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tv   BBC News  BBC News  November 11, 2017 11:00pm-11:31pm GMT

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this is bbc news. the headlines at 11: the husband of a british womanjailed in iran tells the bbc he will speak to the foreign secretary tomorrow. president trump says his russian counterpart, vladimir putin, was very insulted by allegations that moscow interfered in last year's us election. a british woman charged with drug smuggling in egypt has been referred to a criminal court for trial. lewis hamilton urges formula 1 to improve security after several of his team—mates are held up at gun point in brazil. also in the next hour, we'll be taking a first look at tomorrow's front pages. the mail on sunday says a secret memo seen by the paper has exposed a plot by micheal gove and borisjohnson to hijack number10. good evening and welcome to bbc news.
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the foreign secretary borisjohnson has agreed to a meeting with the husband of a british woman who's in prison in iran accused of spying. the family of nazanin zaghari—ratcliffe fear her sentence could be extended following recent comments by borisjohnson that she'd been teaching journalism in iran rather than there on holiday, as she maintains. here's our political correspondent eleanor garnier. injail in iran. separated from her daughter and husband. nazanin zaghari—ratcliffe is british and iranian and facing a five—year sentence for allegedly plotting to topple the government in tehran. it's now understood the foreign secretary borisjohnson has agreed to meet her husband. i think it's important now that he tries to meet with us as soon as possible, next week, so that it's clear from a political point of view that the uk government is standing alongside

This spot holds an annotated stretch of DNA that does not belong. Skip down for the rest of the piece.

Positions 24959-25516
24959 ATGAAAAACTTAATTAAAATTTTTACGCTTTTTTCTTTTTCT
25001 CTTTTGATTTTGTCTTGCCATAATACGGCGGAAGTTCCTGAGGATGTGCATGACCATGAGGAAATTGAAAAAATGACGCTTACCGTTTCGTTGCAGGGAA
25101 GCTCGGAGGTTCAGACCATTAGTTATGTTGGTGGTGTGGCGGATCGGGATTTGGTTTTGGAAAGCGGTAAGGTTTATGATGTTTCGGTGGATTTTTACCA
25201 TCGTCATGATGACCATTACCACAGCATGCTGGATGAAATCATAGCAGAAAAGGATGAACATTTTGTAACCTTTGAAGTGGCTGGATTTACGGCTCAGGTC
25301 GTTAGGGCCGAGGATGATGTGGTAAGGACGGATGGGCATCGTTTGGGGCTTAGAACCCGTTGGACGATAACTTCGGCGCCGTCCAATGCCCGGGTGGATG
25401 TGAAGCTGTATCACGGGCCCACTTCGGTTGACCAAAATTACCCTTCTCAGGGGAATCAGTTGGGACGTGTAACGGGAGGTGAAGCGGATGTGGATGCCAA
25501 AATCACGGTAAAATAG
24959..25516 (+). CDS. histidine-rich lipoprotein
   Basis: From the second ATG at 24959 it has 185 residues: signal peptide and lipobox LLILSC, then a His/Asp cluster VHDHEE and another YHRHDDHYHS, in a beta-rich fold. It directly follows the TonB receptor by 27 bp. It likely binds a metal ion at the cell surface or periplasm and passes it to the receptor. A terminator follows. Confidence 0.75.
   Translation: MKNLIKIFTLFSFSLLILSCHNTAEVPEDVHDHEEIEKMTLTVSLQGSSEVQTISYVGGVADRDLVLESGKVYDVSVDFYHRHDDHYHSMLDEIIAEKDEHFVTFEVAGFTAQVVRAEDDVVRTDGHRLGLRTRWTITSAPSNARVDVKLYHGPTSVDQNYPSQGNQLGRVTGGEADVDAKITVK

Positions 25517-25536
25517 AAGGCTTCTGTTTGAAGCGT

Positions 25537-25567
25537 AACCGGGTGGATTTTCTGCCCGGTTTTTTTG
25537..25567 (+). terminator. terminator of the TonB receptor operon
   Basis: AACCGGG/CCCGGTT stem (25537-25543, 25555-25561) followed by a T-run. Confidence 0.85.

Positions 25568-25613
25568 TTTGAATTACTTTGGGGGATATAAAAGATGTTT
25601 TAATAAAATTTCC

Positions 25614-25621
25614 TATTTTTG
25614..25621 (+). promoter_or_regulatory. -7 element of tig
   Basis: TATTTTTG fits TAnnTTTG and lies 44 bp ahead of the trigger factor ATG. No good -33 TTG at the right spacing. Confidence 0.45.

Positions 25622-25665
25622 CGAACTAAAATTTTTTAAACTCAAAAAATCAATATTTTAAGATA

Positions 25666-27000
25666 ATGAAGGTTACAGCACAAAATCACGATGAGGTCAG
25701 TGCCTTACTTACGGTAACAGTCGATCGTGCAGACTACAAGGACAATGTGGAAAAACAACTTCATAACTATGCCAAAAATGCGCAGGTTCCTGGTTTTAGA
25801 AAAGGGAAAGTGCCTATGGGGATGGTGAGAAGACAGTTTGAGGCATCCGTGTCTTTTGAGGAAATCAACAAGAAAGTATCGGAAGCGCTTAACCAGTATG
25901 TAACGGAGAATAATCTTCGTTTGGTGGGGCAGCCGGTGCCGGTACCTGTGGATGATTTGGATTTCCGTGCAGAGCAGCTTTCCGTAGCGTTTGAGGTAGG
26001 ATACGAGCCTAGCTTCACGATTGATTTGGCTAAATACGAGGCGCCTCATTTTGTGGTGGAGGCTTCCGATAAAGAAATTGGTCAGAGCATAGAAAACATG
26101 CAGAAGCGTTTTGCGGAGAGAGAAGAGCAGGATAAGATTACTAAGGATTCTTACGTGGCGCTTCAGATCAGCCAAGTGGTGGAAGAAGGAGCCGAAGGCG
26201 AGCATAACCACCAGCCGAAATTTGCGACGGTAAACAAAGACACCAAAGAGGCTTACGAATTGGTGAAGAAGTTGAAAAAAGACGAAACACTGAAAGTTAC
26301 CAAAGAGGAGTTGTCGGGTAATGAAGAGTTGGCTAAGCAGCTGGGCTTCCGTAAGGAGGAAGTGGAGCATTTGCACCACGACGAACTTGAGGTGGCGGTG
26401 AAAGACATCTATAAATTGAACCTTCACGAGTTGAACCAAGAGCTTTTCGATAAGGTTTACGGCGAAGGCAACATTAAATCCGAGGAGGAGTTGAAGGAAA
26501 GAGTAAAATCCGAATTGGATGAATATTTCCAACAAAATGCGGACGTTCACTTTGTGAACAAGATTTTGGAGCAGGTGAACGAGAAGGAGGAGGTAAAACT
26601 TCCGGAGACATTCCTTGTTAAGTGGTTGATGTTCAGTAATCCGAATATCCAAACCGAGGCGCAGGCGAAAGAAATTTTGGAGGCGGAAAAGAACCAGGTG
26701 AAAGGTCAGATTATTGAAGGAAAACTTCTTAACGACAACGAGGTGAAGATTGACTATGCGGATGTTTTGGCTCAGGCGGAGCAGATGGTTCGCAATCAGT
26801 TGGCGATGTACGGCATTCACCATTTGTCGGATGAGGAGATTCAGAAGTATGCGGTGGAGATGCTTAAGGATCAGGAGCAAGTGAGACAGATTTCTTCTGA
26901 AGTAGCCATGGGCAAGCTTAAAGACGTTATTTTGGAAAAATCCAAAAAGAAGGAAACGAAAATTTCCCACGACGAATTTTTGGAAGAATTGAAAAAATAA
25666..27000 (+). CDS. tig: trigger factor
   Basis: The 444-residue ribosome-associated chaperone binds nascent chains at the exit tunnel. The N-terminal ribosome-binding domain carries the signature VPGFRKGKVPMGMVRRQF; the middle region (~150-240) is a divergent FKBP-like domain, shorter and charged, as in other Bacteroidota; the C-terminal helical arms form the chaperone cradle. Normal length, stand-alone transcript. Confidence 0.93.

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nazanin and her family. this week, the foreign secretary had to apologise after he mistakenly told mps he thought mrs zaghari—ratcliffe had been in iran teaching journalists. mrjohnson later said his comments could have been clearer and the uk government has no doubt she was on holiday in iran. as her family have always insisted. but this week, iran's state tv broadcast a report claiming the foreign secretary's comments about mrs zaghari—ratcliffe amounted to an unintended admission of her guilt. as eleanor explains, it's not yet clear when richard ratcliffe will meet mrjohnson. he says he is due to speak to the foreign secretary borisjohnson tomorrow and they will be discussing the fate of mrs zaghari—ratcliffe, how she can be brought out ofjail in iran.
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they'll also be discussing the date of their upcoming meeting. that's still very much up in the air. borisjohnson has also said he will be travelling to iran before the end of the year. one thing richard ratcliffe wants is to be allowed to go on that trip with the foreign secretary. it sounds like there might be some difficulties with that but that will be discussed as well. borisjohnson insists that those incorrect remarks that he said she had been teaching journalism, he insists they made no difference to her situation injail. mr ratcliffe just says he is focused on getting his wife home. the first minister of scotland has been giving her reaction to the plight of nazanin zaghari—ratcliffe. in a tweet, nicola sturgeon said: earlier i spoke to doctor homa hoodfar, who was inside the same prison as nazanin zaghari—ratcliffe. she explained to me the reasons behind her imprisonment.
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i was arrested and put in jail i was arrested and put injail in june and a few days after i was in my solitary cell, they moved me to a different cell where nazaneen was, that's the first time i met her, and she was very unhappy and crying and talking about her daughter a lot and could not believe why she has been held in prison in iran. after having spent months in another prison in tehran. how were you both treated? we were in a locked cell and then we we re we were in a locked cell and then we were brought for interrogation.